We suggest operative fixation for fractures with post-reduction radial shortening >3mm, dorsal tilt >10 degrees, or intra-articular displacement or step-off >2mm as opposed to cast fixation.

Rationale
Five randomized clinical trials met our inclusion criteria and compared fixation to cast immobilization.24-28 All had at least one methodological flaw and were downgraded to Level II. All mixed articular fractures and extra-articular fracture in a manner which did not allow for separate analysis. There were no age criteria and the average patient age in these trials was similar to those that address treatment in older-aged patients (see Recommendation 5). There were differences in pain at 24 and 52 weeks, but not 8 and 12 weeks in one study, differences in motion at 52 weeks in one study, and differences in complications, overall, in 4 studies. The differences were all in favor of operative treatment. Complications included carpal tunnel syndrome, thumb pain, ulnar nerve symptoms, and malunion. The moderate strength of the data is therefore based primarily on differences in complications, which can be somewhat variably defined.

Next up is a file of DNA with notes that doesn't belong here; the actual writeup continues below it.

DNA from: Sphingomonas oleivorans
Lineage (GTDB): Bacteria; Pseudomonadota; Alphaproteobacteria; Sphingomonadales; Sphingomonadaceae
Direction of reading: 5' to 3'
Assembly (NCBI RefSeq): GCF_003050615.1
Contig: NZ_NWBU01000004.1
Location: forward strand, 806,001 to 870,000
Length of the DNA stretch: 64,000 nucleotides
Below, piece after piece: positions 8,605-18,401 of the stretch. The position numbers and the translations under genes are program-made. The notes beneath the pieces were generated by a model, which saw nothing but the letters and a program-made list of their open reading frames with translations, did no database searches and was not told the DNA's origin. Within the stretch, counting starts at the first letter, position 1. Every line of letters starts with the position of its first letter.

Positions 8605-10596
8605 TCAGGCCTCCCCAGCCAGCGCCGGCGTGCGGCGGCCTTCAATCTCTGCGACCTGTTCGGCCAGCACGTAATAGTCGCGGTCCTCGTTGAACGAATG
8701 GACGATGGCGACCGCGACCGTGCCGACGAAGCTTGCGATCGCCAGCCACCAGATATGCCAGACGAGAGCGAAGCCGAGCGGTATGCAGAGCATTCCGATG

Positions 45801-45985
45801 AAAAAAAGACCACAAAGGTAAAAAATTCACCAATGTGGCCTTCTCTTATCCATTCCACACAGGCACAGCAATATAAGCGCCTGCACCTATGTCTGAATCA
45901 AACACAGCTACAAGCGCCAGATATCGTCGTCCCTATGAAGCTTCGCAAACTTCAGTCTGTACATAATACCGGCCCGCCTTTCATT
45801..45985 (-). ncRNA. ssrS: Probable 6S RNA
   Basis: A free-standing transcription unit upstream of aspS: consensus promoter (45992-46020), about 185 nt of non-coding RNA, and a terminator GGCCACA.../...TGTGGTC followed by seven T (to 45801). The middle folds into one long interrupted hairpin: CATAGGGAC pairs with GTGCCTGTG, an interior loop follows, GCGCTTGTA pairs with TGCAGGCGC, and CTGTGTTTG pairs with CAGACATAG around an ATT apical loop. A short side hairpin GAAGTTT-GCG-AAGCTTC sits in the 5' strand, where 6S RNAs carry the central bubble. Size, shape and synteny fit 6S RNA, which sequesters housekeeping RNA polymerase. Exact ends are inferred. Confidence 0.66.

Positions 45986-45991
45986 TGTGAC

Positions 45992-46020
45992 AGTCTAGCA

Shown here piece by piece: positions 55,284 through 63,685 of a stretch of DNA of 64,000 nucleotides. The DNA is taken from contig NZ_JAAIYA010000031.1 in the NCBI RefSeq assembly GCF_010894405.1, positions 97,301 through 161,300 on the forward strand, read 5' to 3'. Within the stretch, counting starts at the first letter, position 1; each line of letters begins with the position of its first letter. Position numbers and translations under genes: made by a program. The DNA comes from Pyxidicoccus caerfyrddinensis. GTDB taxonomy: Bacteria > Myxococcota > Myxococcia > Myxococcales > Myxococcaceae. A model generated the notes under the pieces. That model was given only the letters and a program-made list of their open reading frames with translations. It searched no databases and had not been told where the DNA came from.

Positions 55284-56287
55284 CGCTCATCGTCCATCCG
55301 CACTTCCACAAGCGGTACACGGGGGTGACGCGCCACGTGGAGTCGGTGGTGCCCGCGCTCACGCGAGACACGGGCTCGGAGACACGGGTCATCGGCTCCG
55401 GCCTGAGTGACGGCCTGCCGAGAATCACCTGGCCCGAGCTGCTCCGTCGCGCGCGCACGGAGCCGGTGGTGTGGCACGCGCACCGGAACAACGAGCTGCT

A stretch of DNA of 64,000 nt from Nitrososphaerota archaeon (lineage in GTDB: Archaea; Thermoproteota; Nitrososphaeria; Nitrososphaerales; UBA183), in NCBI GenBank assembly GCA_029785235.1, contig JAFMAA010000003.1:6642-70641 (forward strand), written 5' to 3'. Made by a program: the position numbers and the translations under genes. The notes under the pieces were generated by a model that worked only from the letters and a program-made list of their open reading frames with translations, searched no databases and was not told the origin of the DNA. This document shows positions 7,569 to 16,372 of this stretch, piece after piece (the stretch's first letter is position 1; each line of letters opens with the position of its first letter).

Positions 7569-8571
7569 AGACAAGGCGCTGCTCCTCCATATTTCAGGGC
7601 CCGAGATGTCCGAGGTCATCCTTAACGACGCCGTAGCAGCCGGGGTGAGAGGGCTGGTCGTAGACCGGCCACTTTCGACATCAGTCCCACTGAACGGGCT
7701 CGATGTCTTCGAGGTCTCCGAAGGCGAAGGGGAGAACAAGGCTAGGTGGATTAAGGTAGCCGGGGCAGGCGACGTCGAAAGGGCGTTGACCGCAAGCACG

Fracture instability is difficult to define, but was consistently defined within these studies as loss of radiographic alignment after initial closed reduction and splinting in each of these trials.